THE SINGLE MARKET
* The single market is one of the European Union’s greatest achievements. Restrictions between member countries on trade and free competition have gradually been eliminated, with the result that standards of living have increased.
* The single market has not yet become a single economic area. Some sectors of the economy (public services) are still subject to nationallaws.
* The individual EU countries still largely have the responsibility for taxation and social welfare.
* The single market is supported by a number of related policies put in place by the EU over the years. They help ensure that market liberalisation benefits as many businesses and consumers as possible
The 1957 Treaty establishing the European Economic Community made itpossible to abolish customs barriers within the Community and establish a common customs tariff to be applied to goods from non-EEC countries. This objective was achieved on 1 July 1968.
However, customs duties are only one aspect of protectionist barriers to cross-border trade. In the 1970s, other trade barriers hampered the complete achievement of the common market. Technical norms, health and safetystandards, national regulations on the right to practise certain professions and exchange controls all restricted the free movement of people, goods and capital.
In June 1985, the Commission, under its then President, Jacques Delors, published a White Paper seeking to abolish, within seven years, all physical, technical and tax-related barriers to free movement within the Community. The aim wasto stimulate industrial and commercial expansion within a large, unified economic area on a scale with the American market.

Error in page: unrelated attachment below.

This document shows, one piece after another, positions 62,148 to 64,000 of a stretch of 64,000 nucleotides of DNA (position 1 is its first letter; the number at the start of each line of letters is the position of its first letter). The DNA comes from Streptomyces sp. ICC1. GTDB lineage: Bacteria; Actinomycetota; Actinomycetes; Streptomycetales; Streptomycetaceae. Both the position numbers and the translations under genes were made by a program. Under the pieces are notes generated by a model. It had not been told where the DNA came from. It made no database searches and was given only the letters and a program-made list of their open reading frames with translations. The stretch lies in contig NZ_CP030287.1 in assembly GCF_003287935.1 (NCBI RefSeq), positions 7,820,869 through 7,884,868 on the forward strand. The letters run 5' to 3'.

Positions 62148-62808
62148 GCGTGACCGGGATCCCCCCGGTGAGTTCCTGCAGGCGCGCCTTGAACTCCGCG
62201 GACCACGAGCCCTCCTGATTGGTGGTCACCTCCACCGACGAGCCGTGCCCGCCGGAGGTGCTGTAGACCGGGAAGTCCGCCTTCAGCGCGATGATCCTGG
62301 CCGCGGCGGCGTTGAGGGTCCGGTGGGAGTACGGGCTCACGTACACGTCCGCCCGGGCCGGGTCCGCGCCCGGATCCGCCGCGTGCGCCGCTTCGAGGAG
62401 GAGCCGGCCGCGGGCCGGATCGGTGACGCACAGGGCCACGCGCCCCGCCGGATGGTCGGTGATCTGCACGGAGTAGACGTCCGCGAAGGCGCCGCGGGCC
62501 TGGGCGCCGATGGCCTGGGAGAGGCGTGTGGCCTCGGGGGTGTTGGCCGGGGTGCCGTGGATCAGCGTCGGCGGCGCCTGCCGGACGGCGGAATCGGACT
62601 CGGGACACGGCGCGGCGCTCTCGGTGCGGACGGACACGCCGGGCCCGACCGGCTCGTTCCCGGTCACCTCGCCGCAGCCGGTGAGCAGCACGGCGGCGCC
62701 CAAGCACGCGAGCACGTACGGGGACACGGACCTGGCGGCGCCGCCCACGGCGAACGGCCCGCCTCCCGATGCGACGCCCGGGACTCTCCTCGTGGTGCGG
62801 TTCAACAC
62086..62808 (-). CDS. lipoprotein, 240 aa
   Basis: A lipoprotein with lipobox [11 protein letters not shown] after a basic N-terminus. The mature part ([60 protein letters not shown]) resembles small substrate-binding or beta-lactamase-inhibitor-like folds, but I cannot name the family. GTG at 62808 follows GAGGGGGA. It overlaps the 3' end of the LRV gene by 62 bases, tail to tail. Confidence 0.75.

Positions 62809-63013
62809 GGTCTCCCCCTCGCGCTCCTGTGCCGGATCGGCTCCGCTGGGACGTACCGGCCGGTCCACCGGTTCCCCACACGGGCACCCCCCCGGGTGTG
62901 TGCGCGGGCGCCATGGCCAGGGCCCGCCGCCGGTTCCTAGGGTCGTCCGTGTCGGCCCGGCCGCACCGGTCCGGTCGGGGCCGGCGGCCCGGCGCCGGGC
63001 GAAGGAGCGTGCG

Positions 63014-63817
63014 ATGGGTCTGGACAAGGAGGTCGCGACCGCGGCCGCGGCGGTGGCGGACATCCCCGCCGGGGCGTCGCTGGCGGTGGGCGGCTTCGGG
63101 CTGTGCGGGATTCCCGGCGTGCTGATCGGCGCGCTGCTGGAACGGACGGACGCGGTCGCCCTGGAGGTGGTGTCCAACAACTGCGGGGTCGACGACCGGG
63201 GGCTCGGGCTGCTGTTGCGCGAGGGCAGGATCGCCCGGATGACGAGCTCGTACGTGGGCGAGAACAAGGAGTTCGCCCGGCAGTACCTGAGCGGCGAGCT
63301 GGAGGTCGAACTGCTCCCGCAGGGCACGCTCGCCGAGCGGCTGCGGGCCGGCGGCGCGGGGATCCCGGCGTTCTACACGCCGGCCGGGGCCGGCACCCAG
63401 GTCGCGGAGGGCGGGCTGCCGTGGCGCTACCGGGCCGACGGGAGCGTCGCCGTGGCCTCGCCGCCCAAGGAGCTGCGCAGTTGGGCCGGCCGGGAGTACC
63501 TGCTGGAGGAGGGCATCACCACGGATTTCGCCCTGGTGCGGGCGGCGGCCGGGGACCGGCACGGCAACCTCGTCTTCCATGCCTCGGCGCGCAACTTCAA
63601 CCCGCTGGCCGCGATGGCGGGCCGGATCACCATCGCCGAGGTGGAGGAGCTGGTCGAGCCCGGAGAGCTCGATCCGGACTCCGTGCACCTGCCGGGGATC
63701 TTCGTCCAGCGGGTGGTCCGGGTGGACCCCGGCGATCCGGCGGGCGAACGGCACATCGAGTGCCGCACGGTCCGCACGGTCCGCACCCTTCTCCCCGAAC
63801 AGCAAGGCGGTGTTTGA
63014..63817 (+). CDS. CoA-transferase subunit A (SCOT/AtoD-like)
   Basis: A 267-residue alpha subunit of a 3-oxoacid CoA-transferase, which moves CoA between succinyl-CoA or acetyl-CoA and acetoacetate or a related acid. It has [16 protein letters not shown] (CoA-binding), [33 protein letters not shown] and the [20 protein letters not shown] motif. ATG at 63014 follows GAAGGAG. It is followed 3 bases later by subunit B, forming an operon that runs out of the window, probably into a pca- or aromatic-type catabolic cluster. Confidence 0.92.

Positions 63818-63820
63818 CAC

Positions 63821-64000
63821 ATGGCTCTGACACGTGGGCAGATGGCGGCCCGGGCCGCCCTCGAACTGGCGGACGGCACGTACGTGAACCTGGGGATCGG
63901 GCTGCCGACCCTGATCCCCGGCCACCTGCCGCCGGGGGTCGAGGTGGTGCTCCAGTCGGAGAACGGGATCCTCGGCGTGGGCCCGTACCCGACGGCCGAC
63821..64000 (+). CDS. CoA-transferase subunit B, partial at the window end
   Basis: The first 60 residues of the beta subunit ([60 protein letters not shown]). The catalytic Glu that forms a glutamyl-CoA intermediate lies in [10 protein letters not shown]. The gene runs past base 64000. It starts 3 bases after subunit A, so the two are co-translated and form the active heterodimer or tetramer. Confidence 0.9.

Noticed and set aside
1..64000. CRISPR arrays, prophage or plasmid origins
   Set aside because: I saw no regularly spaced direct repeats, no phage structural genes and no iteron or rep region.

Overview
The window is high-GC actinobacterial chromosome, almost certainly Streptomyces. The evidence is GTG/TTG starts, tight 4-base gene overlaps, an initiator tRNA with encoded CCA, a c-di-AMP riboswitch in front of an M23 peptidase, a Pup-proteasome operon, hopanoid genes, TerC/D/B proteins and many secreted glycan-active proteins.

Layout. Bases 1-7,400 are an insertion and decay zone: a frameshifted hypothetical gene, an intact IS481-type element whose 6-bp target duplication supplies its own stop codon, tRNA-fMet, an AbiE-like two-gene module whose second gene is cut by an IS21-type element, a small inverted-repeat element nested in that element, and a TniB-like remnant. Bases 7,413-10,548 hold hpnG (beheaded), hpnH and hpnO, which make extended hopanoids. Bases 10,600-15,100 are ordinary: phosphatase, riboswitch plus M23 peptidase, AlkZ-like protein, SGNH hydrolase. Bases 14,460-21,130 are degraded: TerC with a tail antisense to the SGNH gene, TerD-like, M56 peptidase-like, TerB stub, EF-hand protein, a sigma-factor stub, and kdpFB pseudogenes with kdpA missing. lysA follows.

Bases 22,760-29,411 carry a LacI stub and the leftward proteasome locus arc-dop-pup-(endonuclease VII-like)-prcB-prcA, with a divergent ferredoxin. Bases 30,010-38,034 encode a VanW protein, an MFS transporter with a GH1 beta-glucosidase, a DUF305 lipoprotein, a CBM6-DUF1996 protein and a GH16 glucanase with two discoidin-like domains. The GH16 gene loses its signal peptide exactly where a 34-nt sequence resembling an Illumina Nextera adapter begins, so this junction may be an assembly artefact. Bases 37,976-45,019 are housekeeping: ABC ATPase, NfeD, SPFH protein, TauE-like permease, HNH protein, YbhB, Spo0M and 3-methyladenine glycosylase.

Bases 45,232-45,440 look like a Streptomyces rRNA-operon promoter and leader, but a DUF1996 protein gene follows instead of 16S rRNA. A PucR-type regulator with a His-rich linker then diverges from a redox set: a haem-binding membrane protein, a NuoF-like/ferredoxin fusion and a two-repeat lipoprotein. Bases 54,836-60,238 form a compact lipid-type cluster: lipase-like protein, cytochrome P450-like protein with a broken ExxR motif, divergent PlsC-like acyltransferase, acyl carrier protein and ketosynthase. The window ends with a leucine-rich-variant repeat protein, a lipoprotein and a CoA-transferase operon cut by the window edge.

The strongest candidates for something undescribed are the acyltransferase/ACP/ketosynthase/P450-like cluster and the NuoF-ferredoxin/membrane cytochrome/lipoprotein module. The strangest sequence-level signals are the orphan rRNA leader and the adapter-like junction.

The enabling instrument for the single market was the Single European Act, which came into force in July 1987. Its provisions included:
* extending the powers of the Community in some policy areas (social policy, research, environment);
* gradually establishing thesingle market over a period up to the end of 1992, by means of a vast legislative programme involving the adoption of hundreds of directives and regulations;
* making more frequent use of majority voting in the Council of Ministers.
Greece joins the community
Speech on the Entry of Greece into the EU, January 1, 1981
Although it is an important historical event, Greece'smembership of the European Community will not involve any change of climate for my country. Europe, which bears a Greek name, is an area with which Greece is familiar, since its civilisation is a synthesis to which, as I have had occasion to say elsewhere, the Greek mind has contributed the concepts of liberty, truth and beauty; the Roman mind, the concept of the State and of justice; and Christianity,faith and love. This is the common civilisation upon which we are called to build the new Europe. I believe that the unification of Europe will be the greatest political event in the history of our continent. An event that will influence not only the destiny of Europe but also the course of all humanity. For it will stabilise relations between the powers of the world, it will guarantee Europe'sindependence and contribute to the strengthening of world order and peace.
Greece joins Europe convinced that national independence will be consolidated for all parties concerned within the framework of European solidarity; that democratic liberties will be strengthened; that economic expansion will accelerate and that, with the co-operation of all, social and economic progress will become a commonasset. (...) A united Europe will preserve and advance European culture. It is obvious that this culture faces the danger of decadence. (...) Confusion of ideas and eudemonism together with a cruel logic that tends to ignore man as the purpose of social life, have distorted the cultural exemplar of Europe. (...) It is time for the European Faust to attempt a new journey to the land of measure and...
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